Civil engineering students recognized during Student Research Week

Several students from the Zachry Department of Civil Engineering participated in the 2017 Texas A&M University Student Research Week (SRW). Civil engineering undergraduate student Gabriella Morales and doctoral student Kambiz Rasoulkhani won the Melbern G. Glasscock Humanities Special Award for poster presentations. Civil engineering students Mohsen Aghashahi, Andrew Richardson, Jenny Truong, George Gillette and Yash Menaria also took part in the event.

Student Research Week is a four-day competition that highlights research occurring on the Texas A&M campus with an emphasis on research in which students participate. SRW provides a venue for students to present their work, both through oral presentations and posters. This event allows students, faculty and the community to see the depth and breadth of research conducted at Texas A&M, and is a valuable tool in meeting the university’s mission of academic, research and service excellence.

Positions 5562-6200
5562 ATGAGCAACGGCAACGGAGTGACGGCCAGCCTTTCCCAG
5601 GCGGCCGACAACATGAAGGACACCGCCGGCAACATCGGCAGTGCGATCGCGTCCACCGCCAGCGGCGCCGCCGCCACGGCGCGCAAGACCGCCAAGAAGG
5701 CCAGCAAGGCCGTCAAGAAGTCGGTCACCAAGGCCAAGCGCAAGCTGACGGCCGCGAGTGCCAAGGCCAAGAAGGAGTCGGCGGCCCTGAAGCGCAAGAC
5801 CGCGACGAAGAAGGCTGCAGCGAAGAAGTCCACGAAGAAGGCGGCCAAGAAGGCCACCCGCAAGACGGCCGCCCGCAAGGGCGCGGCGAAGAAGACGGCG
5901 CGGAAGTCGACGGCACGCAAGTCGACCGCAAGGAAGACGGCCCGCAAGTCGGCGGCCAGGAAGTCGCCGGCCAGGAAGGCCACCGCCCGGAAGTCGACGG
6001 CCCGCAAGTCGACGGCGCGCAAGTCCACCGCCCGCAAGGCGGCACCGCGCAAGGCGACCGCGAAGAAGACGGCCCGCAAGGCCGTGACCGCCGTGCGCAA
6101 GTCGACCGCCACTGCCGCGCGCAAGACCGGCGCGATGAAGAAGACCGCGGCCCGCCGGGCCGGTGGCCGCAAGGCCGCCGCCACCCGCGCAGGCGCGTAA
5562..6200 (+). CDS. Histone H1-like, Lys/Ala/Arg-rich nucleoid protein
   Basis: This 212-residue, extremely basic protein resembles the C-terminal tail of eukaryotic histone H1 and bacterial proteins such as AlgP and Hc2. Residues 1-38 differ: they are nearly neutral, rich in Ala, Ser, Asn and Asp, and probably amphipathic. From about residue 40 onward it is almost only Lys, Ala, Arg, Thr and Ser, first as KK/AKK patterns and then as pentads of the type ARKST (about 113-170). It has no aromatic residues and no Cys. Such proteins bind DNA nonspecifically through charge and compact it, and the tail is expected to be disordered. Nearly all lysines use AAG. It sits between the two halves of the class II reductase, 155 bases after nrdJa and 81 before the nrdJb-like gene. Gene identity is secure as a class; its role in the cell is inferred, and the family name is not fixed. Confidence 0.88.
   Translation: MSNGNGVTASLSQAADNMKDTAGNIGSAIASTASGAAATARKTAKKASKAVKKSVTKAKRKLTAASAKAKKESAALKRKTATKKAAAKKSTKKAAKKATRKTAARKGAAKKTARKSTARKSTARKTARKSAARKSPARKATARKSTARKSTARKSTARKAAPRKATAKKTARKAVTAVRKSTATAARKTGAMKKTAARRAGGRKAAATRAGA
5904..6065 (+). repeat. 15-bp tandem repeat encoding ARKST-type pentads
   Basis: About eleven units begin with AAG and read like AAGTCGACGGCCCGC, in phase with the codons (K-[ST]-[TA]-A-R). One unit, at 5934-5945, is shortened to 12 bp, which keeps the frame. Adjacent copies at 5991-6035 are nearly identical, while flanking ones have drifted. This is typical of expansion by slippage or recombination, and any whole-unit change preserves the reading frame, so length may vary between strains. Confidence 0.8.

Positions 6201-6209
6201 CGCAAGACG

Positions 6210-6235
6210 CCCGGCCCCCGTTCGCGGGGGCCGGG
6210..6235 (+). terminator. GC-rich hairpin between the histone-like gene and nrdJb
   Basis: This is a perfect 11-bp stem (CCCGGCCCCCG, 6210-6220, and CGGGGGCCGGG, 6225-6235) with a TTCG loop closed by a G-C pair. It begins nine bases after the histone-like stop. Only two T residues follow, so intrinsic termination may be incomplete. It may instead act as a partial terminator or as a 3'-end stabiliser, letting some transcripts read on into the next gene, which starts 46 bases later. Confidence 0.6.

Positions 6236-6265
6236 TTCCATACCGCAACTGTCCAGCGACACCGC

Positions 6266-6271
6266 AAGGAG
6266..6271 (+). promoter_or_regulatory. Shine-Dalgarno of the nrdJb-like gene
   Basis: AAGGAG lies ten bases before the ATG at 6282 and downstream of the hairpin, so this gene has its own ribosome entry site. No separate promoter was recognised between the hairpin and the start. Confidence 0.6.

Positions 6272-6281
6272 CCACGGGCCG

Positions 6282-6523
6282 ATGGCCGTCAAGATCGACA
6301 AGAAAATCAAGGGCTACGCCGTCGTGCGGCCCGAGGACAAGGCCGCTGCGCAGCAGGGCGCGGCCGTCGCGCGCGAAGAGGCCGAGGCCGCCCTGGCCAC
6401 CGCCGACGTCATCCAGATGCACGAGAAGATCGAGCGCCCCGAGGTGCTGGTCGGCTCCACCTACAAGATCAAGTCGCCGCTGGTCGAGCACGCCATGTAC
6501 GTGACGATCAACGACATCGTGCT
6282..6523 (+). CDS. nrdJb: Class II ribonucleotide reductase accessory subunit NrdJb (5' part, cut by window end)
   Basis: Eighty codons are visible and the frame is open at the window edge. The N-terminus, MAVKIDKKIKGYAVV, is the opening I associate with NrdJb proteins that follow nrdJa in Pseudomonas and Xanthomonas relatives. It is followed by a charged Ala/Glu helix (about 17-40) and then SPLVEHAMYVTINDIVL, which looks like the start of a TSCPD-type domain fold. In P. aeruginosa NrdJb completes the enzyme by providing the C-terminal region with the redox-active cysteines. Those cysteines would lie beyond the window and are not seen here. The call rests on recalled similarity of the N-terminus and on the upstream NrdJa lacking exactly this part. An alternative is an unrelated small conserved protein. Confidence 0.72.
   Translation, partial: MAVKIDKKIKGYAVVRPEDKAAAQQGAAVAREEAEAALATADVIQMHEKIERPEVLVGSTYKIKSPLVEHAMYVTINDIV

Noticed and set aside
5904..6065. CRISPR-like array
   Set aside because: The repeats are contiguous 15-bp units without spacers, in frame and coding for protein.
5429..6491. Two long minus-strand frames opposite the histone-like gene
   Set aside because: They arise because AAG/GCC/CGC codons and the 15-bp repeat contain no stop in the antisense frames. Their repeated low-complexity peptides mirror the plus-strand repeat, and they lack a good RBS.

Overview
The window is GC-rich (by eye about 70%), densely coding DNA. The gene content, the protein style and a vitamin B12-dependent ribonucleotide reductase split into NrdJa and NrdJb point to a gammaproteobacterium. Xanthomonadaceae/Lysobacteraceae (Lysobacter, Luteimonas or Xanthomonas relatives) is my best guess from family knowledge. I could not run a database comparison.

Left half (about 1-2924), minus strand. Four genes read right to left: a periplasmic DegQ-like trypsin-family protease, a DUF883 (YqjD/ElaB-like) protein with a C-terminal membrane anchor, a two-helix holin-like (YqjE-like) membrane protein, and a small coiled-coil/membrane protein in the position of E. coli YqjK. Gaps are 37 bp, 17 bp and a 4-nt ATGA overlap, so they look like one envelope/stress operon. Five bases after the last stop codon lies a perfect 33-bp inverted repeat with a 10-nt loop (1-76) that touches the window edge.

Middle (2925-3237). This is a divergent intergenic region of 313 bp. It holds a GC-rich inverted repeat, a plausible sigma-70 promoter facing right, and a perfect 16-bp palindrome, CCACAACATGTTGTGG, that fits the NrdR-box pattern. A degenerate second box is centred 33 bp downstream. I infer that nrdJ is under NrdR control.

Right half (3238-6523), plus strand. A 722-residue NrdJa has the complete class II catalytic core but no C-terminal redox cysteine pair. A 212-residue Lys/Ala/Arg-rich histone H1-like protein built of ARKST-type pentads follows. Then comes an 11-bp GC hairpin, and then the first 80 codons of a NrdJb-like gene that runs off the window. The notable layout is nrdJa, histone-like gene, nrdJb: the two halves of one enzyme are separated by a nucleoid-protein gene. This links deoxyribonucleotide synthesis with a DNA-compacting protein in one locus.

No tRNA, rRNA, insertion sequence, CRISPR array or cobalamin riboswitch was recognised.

The Melbern G. Glasscock Humanities Award is given for a project that explores the meaning and understanding of the human experience and has an interdisciplinary scope.

Rasoulkhani is a member of assistant professor Dr. Ali Mostafavi’s Infrastructure System-of-Systems research team. He and Morales worked together on their research project, which focused on water conservation technology in households.

“It was exciting for me as I presented my project for the first time in a poster format,” said Rasoulkhani. “Student Research Week was a great chance for me to be tested for the presentation of my research so far.”

Their project focuses on agent-based modeling of household water conservation technology adoption. The objective of the project was to examine the behavior of households regarding the installation of water conservation technologies and evaluate strategies that could potentially increase water conservation technology adoption at the household level. This project is funded by the National Science Foundation under the Urban Water Innovation Network.

“Student Research Week was laid back and fun, yet competitive,” said Morales. “I was motivated to produce a final result that was accurate and helpful, especially since it was the first project I had done that could actually make a difference in people’s lives.”